Cao Pi was born in 187, to Cao Cao and one of his favorite concubines, Lady Bian. At the time of Cao Pi's birth, Cao Cao was a mid-level officer in the imperial guards in the capital Luoyang, with no hint that he would go on to the great campaigns that he would eventually carry out after the collapse of the imperial government in 190. After 190, when Cao Cao was constantly waging war, it is not known where Cao Pi and his mother Lady Bian were, or what their activities were. The lone reference to Cao Pi during this period was in 204, when he took Yuan Xi's wife Lady Zhen as his wife. (Lady Zhen gave birth to Cao Pi's eldest son Cao Rui only eight months later—which created murmurs that Cao Rui might have been biologically Yuan Xi's son and not Cao Pi's, although the possibilities appeared farfetched.)
The immediate next reference to Cao Pi's activities was in 211, when he was commissioned to be the commander of the imperial guards and deputy prime minister (i.e., assistant to his father, who was then prime minister and in effective control of the imperial government). His older brother Cao Ang having died earlier, Cao Pi was now the oldest son of Cao Cao, and his mother Lady Bian was now Cao Cao's wife (after Cao Ang's adoptive mother, Cao Cao's first wife Lady Ding, was deposed), making Cao Pi the presumptive heir for Cao Cao.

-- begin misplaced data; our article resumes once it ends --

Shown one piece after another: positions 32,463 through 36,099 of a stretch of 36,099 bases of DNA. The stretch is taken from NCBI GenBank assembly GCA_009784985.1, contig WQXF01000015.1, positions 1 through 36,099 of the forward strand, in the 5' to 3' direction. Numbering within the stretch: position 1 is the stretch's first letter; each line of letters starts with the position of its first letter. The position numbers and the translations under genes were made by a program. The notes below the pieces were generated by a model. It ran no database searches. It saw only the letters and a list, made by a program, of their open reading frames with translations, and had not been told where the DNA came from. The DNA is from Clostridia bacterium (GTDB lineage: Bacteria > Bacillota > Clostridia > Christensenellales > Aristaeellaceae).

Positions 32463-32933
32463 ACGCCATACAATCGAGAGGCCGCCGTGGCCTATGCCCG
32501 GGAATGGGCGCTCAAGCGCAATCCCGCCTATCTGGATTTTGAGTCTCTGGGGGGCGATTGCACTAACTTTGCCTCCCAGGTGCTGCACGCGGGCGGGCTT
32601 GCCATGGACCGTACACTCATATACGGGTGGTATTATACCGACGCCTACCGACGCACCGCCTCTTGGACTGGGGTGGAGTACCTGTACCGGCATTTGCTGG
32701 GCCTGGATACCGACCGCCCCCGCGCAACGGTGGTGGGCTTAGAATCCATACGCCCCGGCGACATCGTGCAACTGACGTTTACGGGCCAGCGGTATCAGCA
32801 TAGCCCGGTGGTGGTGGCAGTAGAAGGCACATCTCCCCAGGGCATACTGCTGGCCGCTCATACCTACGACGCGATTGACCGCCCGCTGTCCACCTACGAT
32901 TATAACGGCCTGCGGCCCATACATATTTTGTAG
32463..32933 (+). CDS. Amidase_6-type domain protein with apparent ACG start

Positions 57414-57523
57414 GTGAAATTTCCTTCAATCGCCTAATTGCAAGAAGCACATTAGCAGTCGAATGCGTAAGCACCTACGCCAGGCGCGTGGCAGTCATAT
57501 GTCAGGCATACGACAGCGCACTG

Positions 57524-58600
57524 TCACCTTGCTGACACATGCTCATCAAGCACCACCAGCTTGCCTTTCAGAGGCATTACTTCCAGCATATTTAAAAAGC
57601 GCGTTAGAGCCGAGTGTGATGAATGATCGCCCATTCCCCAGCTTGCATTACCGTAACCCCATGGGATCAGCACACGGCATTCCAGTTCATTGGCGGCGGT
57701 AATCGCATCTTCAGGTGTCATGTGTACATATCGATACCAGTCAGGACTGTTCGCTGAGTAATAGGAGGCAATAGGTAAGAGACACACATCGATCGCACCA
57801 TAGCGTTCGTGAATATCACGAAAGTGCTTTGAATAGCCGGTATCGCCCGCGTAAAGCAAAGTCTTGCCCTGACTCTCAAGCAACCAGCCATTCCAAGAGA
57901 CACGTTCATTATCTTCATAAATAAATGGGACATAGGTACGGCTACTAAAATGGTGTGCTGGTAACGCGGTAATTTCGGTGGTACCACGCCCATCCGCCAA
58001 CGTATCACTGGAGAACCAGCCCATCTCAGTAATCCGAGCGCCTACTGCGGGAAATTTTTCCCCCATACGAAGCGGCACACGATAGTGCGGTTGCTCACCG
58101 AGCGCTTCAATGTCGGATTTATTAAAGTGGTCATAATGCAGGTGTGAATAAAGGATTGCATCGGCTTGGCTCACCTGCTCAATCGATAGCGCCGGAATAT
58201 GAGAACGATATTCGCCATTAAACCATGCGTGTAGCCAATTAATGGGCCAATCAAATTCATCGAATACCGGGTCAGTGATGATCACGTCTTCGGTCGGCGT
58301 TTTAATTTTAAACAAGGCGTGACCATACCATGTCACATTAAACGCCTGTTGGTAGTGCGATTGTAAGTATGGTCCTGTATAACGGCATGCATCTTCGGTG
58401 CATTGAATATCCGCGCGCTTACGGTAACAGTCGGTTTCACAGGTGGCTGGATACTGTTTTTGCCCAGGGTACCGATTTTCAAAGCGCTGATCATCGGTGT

That status, however, was not immediately made legal, and for years there were lingering doubts whom Cao Cao intended to make heir, because Cao Cao greatly favored a younger son of his, also by Lady Bian—Cao Zhi, who was known for his literary talents; while Cao Pi was a talented poet, Cao Zhi was even higher regarded as a poet and speaker. By 215, the brothers were on the surface in concord but each having his set of associates, fighting with each other under the surface. Initially, Cao Zhi's party appeared to be prevailing, and they were successful in 216 in falsely accusing two officials supporting Cao Pi -- Cui Yan and Mao Jie. Cui was executed, while Mao was deposed. However, the situation shifted after Cao Cao received advice from his strategist Jia Xu, who concluded that changing the general rules of succession (primogeniture) would be disruptive—using Yuan Shao and Liu Biao as counterexamples. Cao Pi was also fostering his image among the people and creating the sense that Cao Zhi was wasteful and lacking actual talent in governance. In 217, Cao Cao, who was by this point Prince of Wei, finally declared Cao Pi as his crown prince. He would remain as such until his father's death in 220.
As King of Wei